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Jack Glasscock


from the Wheeling Intelligencer, July 30, 1895:


With Wheeling as First Baseman and Manager of the Team.


At Oil City -- Pritchard to be Played in Center Field in the Future -- "Jack" Says the Team is Going to Win the Iron & Oil Leage Pennant -- Wheeling Defeated at Uhrichville -- Other News of Sport.

"Jack" Glasscock, a Wheeling boy, whose fame as the greatest shortstop in the profession is limited only to lands where the American national game is known, yesterday accepted the offer of the owners of the Wheeling Base Ball Club to take the management of the team and play first base. This news will be received with pleasure by the local base ball enthusiasts and will increase the popularity of the game here. Although Glasscock's arm is not in the best of condition, preventing him from filling acceptably his usual position on the diamond, he can play first base easily and his hitting will greatly add to the strength of the team. In addition, his presence on the team will benefit it greatly in another way -- in that a first-class playing manager will be able to get all there is in the players out of them. The team has been weak in this particular since Will White has not been able to play at short field.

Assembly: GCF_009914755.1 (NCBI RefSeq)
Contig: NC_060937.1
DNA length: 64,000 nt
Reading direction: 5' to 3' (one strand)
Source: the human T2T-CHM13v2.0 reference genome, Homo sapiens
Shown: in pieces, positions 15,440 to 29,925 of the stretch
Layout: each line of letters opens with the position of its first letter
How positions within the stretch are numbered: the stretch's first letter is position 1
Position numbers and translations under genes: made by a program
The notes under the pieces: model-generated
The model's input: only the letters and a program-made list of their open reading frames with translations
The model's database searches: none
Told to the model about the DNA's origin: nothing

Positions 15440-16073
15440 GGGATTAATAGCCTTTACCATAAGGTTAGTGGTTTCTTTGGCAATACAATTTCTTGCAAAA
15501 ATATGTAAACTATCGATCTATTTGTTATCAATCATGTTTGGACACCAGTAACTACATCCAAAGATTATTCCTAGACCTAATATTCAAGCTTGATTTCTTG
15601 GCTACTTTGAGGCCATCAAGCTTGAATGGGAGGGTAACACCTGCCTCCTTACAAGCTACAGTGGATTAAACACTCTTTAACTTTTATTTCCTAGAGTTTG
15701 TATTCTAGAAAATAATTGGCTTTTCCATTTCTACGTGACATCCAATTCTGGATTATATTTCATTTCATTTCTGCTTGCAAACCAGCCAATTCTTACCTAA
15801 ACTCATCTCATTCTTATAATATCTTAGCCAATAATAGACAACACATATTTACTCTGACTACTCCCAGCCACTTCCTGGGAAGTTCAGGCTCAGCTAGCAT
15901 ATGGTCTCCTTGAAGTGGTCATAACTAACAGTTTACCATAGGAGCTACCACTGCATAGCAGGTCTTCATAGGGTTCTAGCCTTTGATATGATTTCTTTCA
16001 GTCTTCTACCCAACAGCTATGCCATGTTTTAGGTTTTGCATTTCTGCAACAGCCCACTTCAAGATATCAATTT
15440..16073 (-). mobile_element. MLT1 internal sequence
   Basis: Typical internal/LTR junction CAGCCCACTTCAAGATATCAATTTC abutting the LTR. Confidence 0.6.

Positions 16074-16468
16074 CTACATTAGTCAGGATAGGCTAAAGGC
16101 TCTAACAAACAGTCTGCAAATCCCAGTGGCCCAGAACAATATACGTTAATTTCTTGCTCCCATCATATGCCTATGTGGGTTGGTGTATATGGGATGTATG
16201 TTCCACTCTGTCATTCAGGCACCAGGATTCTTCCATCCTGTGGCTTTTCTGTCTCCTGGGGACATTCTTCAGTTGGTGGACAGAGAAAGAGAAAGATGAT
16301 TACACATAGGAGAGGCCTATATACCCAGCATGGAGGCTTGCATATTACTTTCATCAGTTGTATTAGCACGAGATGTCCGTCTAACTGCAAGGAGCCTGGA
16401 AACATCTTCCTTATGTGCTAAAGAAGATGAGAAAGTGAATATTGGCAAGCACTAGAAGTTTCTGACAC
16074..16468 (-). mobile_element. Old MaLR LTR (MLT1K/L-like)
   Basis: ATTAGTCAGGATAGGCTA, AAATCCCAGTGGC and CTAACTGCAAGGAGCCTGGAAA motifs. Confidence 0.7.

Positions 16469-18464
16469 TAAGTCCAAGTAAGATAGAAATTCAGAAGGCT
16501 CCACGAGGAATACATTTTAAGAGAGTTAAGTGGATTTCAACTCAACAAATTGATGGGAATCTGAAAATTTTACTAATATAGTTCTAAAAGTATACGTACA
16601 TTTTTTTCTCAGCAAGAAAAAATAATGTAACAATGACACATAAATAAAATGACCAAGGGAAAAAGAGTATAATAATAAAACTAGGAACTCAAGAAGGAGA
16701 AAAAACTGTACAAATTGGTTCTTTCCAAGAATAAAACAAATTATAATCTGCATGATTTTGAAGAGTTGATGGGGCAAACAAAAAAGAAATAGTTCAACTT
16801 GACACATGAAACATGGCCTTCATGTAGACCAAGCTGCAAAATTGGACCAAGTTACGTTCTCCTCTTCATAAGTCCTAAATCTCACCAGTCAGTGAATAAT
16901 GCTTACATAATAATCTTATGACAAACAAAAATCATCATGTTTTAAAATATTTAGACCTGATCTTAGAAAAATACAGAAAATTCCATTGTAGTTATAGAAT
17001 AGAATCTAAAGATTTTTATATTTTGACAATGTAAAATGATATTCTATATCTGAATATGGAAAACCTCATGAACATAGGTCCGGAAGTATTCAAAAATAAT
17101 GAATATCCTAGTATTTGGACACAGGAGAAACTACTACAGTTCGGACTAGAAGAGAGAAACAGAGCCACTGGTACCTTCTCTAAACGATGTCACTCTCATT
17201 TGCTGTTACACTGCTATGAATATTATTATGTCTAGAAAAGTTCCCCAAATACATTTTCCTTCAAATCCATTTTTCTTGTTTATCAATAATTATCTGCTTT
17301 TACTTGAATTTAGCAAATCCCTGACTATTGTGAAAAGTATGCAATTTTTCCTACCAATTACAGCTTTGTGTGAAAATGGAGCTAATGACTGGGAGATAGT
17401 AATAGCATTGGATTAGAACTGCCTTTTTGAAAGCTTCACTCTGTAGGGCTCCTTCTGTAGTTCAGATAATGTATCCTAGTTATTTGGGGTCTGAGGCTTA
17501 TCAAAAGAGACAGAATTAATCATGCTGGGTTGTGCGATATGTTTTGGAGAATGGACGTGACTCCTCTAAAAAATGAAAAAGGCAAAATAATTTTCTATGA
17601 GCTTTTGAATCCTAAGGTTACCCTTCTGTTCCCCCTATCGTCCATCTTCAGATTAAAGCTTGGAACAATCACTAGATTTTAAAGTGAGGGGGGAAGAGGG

Mr. Glasscock, when seen last night, told of the particulars of his engagement by the Wheeling management. The negotiations have been running for a week past, but could not be perfected because Glasscock was under contract with the Washington league team. Yesterday at Pittsburgh Al Buckenberger saw manager Schmalz of the Senators, and he agreed to release the great Wheeling player to the local club. Glasscock was notified of this arrangement early in the evening. He says he will go up to Pittsburgh to-day and meet the team at Oil City to-morrow, when he will take charge and play first bag.

"What do you think of the Wheeling team?" was asked.

"I have seen the boys play on two or three occasions," said the new manager, "and my opinion is that they should carry off the Iron and Oil league pennant. There is some good material in the team, and I will do all in my power to get the boys to play the class of ball that will make them champions of the league."

And Glasscock knowns how to do that.

[ . . . }

from the Intelligencer August 1, 1895:


Maybe "Jack" Glassock Didn't Swat the Ball Yesterday.


One of Five Times at Bat -- Oil City People Acknowledge They Are Out-Classed -- The Twins Win From Titusville -- Pittsburgh Loses to Chicago -- Other News of Sport.

ClubW.L.P'r c'tClubW.L.P'r c't
Franklin73.700New Castle66.500
Oil City53.635Twin Cities47.344

TO-DAY'S GAMES -- Wheeling at Oil City; Franklin at Celoron; New Castle at Warren; Twin Cities at Titusville.
Special Dispatch to the Intelligencer.

OIL CITY, PA., July 31. -- It was an off day with the home club to-day, but even at their best it is doubtful if the "Hitters" would have been in it against the great club that now represents Wheeling. The visitors move around the field as if set on springs, run bases like professional sprinters and their batting was something phenomenal, putting Whitehill, Oil City's brag pitcher out of business before the end of the third inning.